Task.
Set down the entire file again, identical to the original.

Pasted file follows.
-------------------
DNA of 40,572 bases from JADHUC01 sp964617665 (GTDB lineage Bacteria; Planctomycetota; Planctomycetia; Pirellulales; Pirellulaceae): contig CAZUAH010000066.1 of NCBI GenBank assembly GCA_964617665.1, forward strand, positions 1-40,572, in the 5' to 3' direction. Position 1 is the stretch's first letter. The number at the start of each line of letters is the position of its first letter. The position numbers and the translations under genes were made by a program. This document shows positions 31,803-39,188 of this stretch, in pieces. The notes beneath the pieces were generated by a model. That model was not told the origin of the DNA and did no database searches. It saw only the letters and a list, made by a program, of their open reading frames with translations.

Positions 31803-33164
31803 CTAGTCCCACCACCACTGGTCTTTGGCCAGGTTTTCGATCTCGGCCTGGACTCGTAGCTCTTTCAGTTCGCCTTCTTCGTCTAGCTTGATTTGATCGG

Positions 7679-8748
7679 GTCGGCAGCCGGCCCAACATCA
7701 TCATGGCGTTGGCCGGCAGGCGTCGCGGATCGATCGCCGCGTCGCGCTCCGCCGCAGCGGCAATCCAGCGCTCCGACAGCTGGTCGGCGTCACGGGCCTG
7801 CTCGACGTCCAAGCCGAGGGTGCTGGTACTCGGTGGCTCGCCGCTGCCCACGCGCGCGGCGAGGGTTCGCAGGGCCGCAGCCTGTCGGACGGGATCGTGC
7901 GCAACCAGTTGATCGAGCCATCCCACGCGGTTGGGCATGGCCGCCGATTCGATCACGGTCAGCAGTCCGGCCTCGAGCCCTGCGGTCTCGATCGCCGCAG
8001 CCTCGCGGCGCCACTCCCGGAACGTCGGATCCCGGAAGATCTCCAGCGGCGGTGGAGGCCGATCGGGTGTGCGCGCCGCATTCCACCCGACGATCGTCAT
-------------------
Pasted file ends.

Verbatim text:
DNA of 40,572 bases from JADHUC01 sp964617665 (GTDB lineage Bacteria; Planctomycetota; Planctomycetia; Pirellulales; Pirellulaceae): contig CAZUAH010000066.1 of NCBI GenBank assembly GCA_964617665.1, forward strand, positions 1-40,572, in the 5' to 3' direction. Position 1 is the stretch's first letter. The number at the start of each line of letters is the position of its first letter. The position numbers and the translations under genes were made by a program. This document shows positions 31,803-39,188 of this stretch, in pieces. The notes beneath the pieces were generated by a model. That model was not told the origin of the DNA and did no database searches. It saw only the letters and a list, made by a program, of their open reading frames with translations.

Positions 31803-33164
31803 CTAGTCCCACCACCACTGGTCTTTGGCCAGGTTTTCGATCTCGGCCTGGACTCGTAGCTCTTTCAGTTCGCCTTCTTCGTCTAGCTTGATTTGATCGG

Positions 7679-8748
7679 GTCGGCAGCCGGCCCAACATCA
7701 TCATGGCGTTGGCCGGCAGGCGTCGCGGATCGATCGCCGCGTCGCGCTCCGCCGCAGCGGCAATCCAGCGCTCCGACAGCTGGTCGGCGTCACGGGCCTG
7801 CTCGACGTCCAAGCCGAGGGTGCTGGTACTCGGTGGCTCGCCGCTGCCCACGCGCGCGGCGAGGGTTCGCAGGGCCGCAGCCTGTCGGACGGGATCGTGC
7901 GCAACCAGTTGATCGAGCCATCCCACGCGGTTGGGCATGGCCGCCGATTCGATCACGGTCAGCAGTCCGGCCTCGAGCCCTGCGGTCTCGATCGCCGCAG
8001 CCTCGCGGCGCCACTCCCGGAACGTCGGATCCCGGAAGATCTCCAGCGGCGGTGGAGGCCGATCGGGTGTGCGCGCCGCATTCCACCCGACGATCGTCAT